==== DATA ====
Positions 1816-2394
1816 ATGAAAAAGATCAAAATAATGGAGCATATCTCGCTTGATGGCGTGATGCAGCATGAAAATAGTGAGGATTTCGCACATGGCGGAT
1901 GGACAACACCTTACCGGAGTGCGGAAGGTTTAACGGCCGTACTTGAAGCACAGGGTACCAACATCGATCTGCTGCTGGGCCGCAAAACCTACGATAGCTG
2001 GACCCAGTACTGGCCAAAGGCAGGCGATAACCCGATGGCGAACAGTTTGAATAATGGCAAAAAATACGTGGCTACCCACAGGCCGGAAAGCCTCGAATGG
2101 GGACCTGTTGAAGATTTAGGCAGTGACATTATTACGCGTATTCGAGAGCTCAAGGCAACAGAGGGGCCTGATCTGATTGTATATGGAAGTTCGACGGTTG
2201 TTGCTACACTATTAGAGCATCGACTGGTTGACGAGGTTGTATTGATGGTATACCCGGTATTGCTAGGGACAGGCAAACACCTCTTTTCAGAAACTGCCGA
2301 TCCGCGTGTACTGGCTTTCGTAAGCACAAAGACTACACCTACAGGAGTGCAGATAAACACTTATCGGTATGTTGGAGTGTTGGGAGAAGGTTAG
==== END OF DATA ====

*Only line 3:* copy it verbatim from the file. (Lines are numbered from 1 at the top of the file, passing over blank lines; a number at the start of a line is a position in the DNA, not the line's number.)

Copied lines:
1901 GGACAACACCTTACCGGAGTGCGGAAGGTTTAACGGCCGTACTTGAAGCACAGGGTACCAACATCGATCTGCTGCTGGGCCGCAAAACCTACGATAGCTG